October 19, 2021

Amazing aronia: Farmers choose berries as crop for small acreage

WONDER LAKE, Ill. — Aronia berry plants are growing on five acres in McHenry County, northwest of Chicago.

Rolling Oaks Aronia Ranch was started by Mike and Maureen Scheitz in 2018, when they put 6,000 plants on their hilly farm that features lots of oak trees.

“We did brainstorming for an alternative crop that would have a variety of benefits,” said Maureen during a tour of the farm that was part of the Learning Circle for Women Farmland Owners meeting sponsored by The Land Conservancy of McHenry County in partnership with the McHenry-Lake Soil and Water Conservation District and the Savanna Institute.

“Mike came across aronia and we went to a national convention and learned about the amazing health benefits of the berry,” Maureen said.

“This ground is not the best for corn and beans because of the rocks,” Mike explained. “That’s another reason for choosing aronia because they don’t care where you plant them.”

“There is not a huge market yet for aronia berries in the U.S., but in Poland they drink the juice and use it in cooking all the time,” Mike said.

Before establishing the plants, the farmers installed drip irrigation underneath a weed barrier.

“The drip irrigation really helped to get the plants established,” Mike said. “This year we’ve irrigated more than ever and we inject fertilizer, usually twice a year depending on the season.”

The plants are three feet apart and there are 14 feet between the rows.

“You want to make sure you have enough space in between rows to get the equipment down the isle,” Mike said.

“There are many different cultivars and we planted Viking,” he said. “This variety is the heaviest producer with bigger berries.”

Although the farm is not certified organic, the farmers practice organic methods.

“The plants are naturally resistant to insects, so we don’t have to spray insecticides,” Mike said.

“Japanese beetles will feed on the foliage, but we don’t have corn and beans right around us, so we don’t have the pressure from them,” he said. “If we have a big infestation, we would spray with an organic insecticide.”

It took two years of growth before the plants produced many berries.

“The first year we picked maybe 200 pounds and last year we harvested about 2,000 pounds,” Mike said. “This year we had 1,600 pounds of berries and I think our harvest would have been bigger, but the frost killed off some of the flowers.”

The berries are typically ready to pick two weeks before Labor Day.

“I test the berries for the Brix content, which is the sugar content,” Mike said. “We want to start picking when it’s around 18.”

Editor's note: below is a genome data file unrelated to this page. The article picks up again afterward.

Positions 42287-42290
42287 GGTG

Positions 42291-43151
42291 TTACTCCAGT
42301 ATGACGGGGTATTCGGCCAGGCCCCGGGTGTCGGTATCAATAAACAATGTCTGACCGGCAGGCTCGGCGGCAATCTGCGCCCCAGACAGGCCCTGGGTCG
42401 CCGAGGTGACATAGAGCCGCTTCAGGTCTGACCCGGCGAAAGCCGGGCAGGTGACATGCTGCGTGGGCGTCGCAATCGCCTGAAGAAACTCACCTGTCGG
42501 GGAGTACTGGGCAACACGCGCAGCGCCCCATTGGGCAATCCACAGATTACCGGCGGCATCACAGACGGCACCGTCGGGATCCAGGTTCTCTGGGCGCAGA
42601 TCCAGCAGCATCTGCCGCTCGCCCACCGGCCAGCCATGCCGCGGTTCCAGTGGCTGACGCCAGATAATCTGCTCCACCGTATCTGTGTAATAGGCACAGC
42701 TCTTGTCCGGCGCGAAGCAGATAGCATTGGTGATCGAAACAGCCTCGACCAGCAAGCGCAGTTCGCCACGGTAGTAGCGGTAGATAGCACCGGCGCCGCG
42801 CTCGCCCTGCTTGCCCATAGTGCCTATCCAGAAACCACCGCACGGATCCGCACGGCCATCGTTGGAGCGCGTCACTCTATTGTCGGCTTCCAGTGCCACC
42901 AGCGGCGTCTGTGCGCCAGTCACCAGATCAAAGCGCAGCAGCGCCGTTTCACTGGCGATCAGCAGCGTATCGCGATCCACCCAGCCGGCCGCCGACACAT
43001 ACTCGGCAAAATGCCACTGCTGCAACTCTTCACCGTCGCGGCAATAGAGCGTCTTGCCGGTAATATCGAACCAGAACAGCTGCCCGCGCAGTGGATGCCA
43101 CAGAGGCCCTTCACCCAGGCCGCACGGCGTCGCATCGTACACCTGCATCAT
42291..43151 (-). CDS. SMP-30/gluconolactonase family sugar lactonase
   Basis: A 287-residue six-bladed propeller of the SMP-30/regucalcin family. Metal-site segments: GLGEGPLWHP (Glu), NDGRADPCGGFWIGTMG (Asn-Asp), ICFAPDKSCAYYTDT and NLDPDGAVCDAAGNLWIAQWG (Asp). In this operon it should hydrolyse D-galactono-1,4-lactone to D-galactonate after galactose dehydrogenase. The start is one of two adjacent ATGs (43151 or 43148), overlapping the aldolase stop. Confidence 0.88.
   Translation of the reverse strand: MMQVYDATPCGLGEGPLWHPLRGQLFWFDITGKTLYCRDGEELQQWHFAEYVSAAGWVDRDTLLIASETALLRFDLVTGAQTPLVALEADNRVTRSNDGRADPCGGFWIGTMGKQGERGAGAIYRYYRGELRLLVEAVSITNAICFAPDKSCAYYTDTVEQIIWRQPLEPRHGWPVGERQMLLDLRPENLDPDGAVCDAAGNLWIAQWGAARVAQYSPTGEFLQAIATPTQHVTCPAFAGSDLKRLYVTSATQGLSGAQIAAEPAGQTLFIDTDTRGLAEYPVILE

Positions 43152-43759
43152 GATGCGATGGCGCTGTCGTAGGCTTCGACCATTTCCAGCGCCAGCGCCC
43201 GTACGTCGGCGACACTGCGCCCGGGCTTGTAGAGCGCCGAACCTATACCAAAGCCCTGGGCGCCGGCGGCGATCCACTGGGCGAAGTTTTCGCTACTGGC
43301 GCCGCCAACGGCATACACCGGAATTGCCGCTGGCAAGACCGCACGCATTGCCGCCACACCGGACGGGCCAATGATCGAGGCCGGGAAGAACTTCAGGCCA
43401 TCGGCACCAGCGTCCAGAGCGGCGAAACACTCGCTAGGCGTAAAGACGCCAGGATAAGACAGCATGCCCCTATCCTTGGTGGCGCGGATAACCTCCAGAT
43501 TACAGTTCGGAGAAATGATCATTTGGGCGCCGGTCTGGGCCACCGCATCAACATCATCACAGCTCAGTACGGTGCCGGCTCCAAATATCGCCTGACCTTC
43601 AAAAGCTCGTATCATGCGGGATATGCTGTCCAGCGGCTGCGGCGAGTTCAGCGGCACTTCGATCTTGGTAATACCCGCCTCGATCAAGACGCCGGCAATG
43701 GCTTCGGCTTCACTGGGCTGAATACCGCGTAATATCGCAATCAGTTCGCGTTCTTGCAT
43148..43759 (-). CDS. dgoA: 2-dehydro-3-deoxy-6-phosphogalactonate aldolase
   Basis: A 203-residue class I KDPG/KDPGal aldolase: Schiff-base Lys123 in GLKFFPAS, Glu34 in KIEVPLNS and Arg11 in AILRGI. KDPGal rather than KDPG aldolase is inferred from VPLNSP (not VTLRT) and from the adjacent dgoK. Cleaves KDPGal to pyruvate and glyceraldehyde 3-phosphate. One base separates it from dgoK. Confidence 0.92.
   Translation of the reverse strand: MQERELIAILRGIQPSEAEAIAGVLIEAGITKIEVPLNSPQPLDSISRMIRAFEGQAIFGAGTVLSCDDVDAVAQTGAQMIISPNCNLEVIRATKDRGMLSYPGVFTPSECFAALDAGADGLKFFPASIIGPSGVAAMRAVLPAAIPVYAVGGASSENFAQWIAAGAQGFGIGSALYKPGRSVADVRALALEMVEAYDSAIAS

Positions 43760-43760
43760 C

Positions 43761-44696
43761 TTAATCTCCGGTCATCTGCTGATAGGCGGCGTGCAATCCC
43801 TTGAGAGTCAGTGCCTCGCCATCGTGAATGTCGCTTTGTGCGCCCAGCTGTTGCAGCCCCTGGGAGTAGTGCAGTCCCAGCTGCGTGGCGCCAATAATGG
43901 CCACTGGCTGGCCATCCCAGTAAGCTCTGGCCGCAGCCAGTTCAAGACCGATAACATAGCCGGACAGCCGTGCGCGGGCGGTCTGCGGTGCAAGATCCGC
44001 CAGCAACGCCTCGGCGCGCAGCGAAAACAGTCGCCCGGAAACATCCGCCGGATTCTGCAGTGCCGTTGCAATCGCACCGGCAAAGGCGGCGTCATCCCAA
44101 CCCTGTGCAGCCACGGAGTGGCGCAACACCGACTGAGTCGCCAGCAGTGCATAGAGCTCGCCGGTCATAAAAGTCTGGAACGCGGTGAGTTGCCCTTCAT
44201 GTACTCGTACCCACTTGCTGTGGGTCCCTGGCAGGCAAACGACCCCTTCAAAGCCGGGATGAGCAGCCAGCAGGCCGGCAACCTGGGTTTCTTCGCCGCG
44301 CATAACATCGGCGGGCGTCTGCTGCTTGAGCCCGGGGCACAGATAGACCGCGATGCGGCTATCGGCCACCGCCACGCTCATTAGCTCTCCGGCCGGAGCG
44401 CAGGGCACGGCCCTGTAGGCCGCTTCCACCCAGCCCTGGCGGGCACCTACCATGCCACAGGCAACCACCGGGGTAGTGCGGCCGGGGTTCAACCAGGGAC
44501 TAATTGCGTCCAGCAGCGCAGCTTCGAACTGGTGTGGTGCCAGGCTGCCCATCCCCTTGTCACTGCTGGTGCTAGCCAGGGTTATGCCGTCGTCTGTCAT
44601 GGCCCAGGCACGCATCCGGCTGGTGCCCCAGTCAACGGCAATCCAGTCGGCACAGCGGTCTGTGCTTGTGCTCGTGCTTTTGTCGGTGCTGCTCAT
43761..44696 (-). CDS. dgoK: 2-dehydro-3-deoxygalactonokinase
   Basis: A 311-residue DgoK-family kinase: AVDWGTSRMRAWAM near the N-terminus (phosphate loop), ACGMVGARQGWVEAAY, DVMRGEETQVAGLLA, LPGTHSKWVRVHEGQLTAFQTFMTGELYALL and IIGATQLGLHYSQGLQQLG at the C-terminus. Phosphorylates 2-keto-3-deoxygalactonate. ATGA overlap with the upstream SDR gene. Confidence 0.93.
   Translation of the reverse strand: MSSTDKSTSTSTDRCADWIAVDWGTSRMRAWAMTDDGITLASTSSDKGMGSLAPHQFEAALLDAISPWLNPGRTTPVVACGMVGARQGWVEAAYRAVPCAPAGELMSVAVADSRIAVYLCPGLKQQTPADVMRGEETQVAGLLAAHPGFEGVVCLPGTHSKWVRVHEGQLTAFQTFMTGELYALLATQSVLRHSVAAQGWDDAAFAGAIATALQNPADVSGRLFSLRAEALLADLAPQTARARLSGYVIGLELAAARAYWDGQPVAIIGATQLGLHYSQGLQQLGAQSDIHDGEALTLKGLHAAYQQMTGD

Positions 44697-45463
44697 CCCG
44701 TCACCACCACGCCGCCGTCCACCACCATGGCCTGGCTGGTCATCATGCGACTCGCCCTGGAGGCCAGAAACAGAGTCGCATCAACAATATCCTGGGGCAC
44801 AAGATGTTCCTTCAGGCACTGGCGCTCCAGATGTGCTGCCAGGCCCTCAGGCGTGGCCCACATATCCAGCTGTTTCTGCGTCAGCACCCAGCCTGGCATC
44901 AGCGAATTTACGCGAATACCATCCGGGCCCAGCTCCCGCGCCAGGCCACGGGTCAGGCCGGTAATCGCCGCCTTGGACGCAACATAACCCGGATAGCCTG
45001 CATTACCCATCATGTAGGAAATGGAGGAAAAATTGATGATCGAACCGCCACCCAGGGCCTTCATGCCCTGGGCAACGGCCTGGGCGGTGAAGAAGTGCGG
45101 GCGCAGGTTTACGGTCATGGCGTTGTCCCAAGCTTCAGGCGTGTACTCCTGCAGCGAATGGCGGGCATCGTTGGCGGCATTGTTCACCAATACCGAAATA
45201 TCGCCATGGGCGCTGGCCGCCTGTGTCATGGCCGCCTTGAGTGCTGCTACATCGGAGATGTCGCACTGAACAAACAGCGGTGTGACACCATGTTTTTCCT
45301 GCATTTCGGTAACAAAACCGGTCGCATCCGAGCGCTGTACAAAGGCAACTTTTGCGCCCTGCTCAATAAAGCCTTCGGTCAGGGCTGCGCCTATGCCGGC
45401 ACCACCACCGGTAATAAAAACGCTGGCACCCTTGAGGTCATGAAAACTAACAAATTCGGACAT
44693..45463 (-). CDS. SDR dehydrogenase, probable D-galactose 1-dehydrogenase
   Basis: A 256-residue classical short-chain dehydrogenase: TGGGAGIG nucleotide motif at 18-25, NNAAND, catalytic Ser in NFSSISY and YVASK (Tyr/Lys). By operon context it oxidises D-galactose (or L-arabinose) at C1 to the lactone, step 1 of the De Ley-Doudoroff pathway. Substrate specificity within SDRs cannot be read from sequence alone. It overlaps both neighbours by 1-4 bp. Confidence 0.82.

For the first years of production, the farmers have been handpicking the berries. However, they plan to switch to mechanical harvesting.

Aronia berries have a tart flavor and provide several health benefits.

“Aronias have cardiovascular, inflammatory and digestive benefits,” Maureen said.

“The berries are really tasty after you freeze them because that breaks down the skin and tannins,” Mike said. “And when you juice the berries, you want to freeze them first, so they release the juice better.”

Initially they used a home juicer to process the berries.

“That didn’t work real well. Aronias have natural pectin, which really built up,” Mike said. “Now we have a bigger machine that squeezes the berries up against a screen, which really produces a nice juice.”

Customers can purchase aronia juice and frozen berries from Rolling Oaks.

“Aronia berries are a developing market and we’re hoping it will take off,” Mike said. “Ocean Spray uses aronia in some of their juices, but the U.S. market is too small, so they buy from Poland.”

This is only the second year the farmers have sold berries and juice.

“We put ads in a Polish newspaper in Chicago and we’d like to get involved with a commercial producer or get into somewhere like Whole Foods,” Mike said. “We drink eight ounces of the juice every day and we make smoothies, too.”

Customers also had the opportunity to u-pick aronia berries at the ranch on two weekends this year.

“We post when the u-pick days on our Facebook page,” Maureen said.

For more information about aronia berries, go to www.americanaronia.org.

Martha Blum

Martha Blum

Field Editor